Now, brothers and sisters, I have applied these things to myself and Apollos for your benefit, so that you may learn from us the meaning of the saying, “Do not go beyond what is written.” Then you will not be puffed up in being a follower of one of us over against the other.  For who makes you different from anyone else? What do you have that you did not receive? And if you did receive it, why do you boast as though you did not?  1 Corinthians 4:6-7.

It is the nature of humankind to revel in our own accomplishments.  We take pride in the titles we accumulate at work like vice president, partner, or director.  We may brag about the money we have made or the exotic trips we have taken.  We may flout our academic degrees or the awards, medals, or trophies we have won.

All of these things of which we are so proud may be good things indeed.  Lofty titles at work may be an indication of having been faithful in past responsibilities.  Wealth of money or experiences may be (though is not always) an indicator of good stewardship.  Our other achievements may be indicative of contributions we made to important causes or events.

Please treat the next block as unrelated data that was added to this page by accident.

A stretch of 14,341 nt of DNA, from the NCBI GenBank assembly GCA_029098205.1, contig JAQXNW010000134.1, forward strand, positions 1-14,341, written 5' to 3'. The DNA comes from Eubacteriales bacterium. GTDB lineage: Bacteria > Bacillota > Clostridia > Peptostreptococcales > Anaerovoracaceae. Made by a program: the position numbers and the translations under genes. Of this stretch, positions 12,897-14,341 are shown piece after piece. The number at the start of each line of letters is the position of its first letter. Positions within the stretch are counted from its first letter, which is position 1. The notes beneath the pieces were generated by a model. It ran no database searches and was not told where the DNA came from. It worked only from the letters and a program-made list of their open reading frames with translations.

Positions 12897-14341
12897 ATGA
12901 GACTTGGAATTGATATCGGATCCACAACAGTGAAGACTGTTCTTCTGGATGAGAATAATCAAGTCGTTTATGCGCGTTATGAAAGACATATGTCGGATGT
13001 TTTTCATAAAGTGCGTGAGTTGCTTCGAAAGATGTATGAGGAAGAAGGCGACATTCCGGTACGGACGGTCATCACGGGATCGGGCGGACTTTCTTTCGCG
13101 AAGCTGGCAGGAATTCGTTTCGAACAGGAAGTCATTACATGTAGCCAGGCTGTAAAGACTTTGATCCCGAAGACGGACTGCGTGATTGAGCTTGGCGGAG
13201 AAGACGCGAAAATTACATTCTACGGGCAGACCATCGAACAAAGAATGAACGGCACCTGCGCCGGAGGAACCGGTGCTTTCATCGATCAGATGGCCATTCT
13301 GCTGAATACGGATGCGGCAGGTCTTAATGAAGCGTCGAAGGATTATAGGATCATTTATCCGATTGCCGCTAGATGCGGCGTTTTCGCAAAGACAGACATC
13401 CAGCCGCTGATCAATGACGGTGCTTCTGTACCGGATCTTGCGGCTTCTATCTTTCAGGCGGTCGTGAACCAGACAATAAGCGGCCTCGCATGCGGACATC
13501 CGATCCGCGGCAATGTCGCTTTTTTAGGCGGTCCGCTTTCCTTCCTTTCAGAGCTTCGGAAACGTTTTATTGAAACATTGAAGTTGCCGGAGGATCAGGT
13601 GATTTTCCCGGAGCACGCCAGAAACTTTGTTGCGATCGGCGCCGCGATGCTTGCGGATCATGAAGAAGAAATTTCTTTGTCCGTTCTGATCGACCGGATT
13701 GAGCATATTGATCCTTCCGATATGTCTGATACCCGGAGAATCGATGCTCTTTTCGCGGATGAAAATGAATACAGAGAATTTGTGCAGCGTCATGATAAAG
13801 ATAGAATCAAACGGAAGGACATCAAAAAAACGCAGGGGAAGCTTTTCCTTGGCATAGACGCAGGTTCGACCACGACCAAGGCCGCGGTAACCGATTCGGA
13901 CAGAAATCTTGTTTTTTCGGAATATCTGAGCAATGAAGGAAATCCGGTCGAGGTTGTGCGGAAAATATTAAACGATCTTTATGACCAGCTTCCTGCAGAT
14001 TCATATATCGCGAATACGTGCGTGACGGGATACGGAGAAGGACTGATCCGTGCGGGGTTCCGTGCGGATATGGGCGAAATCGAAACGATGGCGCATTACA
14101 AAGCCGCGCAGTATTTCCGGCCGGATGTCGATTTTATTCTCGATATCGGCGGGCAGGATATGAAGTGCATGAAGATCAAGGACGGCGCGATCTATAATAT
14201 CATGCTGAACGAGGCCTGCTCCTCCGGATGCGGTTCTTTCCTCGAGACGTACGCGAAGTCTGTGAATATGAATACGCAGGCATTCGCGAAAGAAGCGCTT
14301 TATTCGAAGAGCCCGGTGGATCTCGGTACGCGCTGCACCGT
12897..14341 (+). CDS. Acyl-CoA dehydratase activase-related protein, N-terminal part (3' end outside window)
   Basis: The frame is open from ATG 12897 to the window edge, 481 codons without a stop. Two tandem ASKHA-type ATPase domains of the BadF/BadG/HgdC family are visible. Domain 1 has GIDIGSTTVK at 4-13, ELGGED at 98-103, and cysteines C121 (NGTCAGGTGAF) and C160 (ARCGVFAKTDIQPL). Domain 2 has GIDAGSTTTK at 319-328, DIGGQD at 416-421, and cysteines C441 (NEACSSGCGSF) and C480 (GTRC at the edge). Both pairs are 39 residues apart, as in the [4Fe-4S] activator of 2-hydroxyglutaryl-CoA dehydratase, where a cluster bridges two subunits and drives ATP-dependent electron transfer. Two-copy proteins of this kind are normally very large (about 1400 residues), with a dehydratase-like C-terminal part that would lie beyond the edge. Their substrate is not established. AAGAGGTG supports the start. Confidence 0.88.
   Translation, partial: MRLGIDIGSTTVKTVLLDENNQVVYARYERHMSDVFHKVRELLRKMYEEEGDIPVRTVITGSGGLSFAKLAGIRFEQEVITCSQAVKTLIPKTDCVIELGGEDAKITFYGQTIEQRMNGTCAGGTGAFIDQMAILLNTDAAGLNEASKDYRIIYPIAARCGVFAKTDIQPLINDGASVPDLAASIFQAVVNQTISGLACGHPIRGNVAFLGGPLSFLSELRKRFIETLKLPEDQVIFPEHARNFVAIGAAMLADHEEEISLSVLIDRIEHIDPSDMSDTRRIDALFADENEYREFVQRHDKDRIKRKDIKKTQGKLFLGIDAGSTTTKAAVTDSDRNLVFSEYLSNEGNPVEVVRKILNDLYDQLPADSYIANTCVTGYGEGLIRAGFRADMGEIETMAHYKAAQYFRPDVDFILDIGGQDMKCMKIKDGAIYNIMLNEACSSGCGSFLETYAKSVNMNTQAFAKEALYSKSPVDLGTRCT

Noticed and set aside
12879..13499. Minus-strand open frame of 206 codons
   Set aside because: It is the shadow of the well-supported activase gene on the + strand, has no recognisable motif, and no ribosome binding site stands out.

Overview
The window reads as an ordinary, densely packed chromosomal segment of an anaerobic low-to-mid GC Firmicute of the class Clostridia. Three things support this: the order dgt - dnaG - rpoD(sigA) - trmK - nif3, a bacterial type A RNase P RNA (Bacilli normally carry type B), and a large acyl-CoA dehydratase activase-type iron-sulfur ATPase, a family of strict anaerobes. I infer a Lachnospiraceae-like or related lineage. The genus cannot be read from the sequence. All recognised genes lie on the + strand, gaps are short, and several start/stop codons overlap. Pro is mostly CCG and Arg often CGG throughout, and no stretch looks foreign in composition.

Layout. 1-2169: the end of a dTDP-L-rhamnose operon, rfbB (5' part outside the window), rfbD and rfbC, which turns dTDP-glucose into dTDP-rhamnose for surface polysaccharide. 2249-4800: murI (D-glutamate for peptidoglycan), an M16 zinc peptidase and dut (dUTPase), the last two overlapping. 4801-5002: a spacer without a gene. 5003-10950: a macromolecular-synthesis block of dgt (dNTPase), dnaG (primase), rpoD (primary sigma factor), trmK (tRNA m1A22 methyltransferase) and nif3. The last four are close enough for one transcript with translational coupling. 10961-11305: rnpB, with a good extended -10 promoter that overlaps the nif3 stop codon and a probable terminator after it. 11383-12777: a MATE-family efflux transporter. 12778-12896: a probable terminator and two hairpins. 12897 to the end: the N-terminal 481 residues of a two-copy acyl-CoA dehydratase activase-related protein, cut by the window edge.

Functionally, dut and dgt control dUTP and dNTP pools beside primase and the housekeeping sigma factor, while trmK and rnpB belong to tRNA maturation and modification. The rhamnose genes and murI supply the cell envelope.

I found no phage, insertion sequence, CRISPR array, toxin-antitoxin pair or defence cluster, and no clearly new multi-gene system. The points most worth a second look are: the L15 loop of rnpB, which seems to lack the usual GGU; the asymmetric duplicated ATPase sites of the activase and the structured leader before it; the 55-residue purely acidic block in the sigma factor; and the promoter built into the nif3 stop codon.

Our problem may not be in seeing these as good but in seeing them as somehow our own.

I have known people who worked harder than I ever have for many years longer than me but who were never rewarded with important sounding titles.  There are whole people groups in the world who have stewarded there resources with extreme fastidiousness and yet remain in poverty.  Some people have saved 100’s of lives at great risk to themselves, and never been recognized for it.

Nothing that we have accomplished would be available to us but for the grace of God.  It was all received from God, both the opportunity for the accomplishment and the rewards or recognition that followed its completion.

This is true even in the spiritual realm.  Paul’s words might be directly applied to scriptural knowledge, holy wisdom, and theological understanding.  If you are blessed with each of those, I promise none of them came to you by your own hand.

Rather than reveling in our own accomplishments and celebrating our own aggrandizement, let’s praise the God who gifts all good things to us and glory in His mercy.